Federer, of course, believes that he virtually owns Wimbledon. It is his primary target every year, and the relatively low bounce of the courts suits his style to the hilt. Federer knew when he took on Djokovic in Paris that he had to serve at a more consistently high level than he had in a very long while, and he did just that. The serve will be the key even more on the grass. In all six of his championship seasons, the pinpoint accuracy and deception of his first serve was what largely carried him to victory. Most notably, he served magnificently in the fifth set of the 2007 final against Nadal down the stretch, and in his much heralded triumph over Roddick in the 2009 final, he served a career high fifty aces, coming through 16-14 in the fifth set. Ironically, his serve was better than Roddick’s when it counted on that landmark occasion.
But the dominance of Federer on the lawns has diminished in recent years. A year ago, Berdych cut him down in the quarters, the first time he had lost before the final since 2002. His coach Paul Annacone will be imploring Federer to come forward more than is his custom, to get to the net more regularly and take command in the forecourt. Nadal, Djokovic and Murray can all more than hold their own with Federer from the backcourt; he has to be willing to force the issue more and make them pass him, but old habits are not broken easily. Be that at it may, Federer fully believes his game flourishes on the grass, and he is convinced no one will beat him if he is at his very best. The fact remains that Federer won his first tournament of 2011 in Doha, but has played eight events since without adding another title. He got a lift from reaching the final of Roland Garros, but he walks into Wimbledon trying to break a pattern of losing. He was wise to pull out of Halle to rest his deeply fatigued body; otherwise, he would have set himself up for a loss he didn’t need.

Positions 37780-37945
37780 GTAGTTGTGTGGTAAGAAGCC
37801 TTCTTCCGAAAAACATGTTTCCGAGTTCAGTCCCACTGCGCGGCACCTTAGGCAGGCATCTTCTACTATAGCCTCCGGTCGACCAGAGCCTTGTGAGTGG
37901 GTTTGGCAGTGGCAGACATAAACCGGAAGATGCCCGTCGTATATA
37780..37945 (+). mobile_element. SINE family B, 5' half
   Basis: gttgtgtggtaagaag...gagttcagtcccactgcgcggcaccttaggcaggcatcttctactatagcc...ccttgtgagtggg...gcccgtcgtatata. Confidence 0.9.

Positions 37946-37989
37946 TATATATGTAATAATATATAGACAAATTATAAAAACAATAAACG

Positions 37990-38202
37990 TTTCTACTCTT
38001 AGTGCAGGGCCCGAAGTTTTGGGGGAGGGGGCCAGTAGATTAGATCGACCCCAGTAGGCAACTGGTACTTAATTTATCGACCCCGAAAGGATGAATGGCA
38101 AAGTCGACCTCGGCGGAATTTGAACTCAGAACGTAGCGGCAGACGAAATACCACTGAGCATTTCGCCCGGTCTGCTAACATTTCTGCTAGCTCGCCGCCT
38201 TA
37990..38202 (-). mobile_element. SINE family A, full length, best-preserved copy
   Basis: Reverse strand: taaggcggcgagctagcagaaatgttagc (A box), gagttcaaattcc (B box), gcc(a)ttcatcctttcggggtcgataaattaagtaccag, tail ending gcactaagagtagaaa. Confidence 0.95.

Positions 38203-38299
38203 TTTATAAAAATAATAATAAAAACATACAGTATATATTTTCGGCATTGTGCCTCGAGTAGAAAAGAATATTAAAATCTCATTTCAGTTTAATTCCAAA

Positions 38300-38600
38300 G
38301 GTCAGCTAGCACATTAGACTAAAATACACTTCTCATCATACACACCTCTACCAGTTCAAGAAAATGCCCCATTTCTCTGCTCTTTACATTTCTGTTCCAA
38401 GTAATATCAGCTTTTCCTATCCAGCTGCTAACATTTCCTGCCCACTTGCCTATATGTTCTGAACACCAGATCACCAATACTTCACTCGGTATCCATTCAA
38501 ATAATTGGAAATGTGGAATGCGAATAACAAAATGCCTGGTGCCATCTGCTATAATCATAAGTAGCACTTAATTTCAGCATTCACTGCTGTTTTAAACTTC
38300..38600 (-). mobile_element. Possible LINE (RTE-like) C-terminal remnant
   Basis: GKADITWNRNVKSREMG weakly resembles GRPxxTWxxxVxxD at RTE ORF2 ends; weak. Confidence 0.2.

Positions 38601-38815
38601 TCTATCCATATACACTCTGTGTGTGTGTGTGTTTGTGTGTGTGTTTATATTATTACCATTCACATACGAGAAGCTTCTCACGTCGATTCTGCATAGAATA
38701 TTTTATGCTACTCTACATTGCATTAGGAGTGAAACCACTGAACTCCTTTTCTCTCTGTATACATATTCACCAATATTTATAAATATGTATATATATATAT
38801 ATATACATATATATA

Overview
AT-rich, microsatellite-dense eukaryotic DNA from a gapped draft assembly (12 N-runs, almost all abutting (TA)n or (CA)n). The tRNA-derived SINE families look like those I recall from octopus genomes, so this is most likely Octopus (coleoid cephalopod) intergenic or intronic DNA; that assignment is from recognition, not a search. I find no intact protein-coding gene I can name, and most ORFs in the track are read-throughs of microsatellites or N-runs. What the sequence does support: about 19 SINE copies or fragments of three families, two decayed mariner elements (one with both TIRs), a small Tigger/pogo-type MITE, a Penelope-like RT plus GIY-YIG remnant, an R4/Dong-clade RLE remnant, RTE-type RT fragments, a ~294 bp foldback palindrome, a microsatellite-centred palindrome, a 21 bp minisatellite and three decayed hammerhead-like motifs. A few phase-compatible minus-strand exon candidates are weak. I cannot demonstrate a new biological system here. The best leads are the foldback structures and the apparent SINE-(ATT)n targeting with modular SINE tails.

Nadal, Djokovic and Federer know precisely what it takes to survive a two week test at a major tennis tournament; the Swiss has captured a men’s record 16 majors, Nadal has moved into the double digits with 10, and Djokovic has two to his credit. Murray is still searching for that elusive first crown on a “Big Four” stage. His first loss in a major final back in 2008 against Federer at Flushing Meadows was understandable and not an agonizing setback, but his last two defeats in Grand Slam finals to Federer in Australia a year ago and to Djokovic on the same court this year were bruising setbacks for Murray. Now he has a real chance to make amends, to succeed at last when it really counts, to give himself the historical stature he deserves.
I believe he has a very good chance to win it all this time around at Wimbledon. Murray’s innate talent and flair is indisputable, and his will to win is immense. But determination alone will not allow Andy Murray to purchase the title. The draw will dictate that Murray will need to beat two of his three biggest rivals to garner the single biggest crown in the world of tennis. And yet, perhaps one of those superstars will get upset. Both Juan Martin Del Potro and Milos Raonic could knock off one of the favorites.
In the final analysis, I am picking Nadal to win his third singles championship on Centre Court. Nevertheless, I believe Andy Murray is poised to make another serious run at the title, and it would not surprise me in the least if he finds a way to surpass all of the others and stand alone as the Wimbledon champion of 2011. Of this much I am certain: no one other than Nadal, Djokovic, Federer or Murray is going to win Wimbledon this year. That extraordinary foursome has the balance of power firmly in their hands.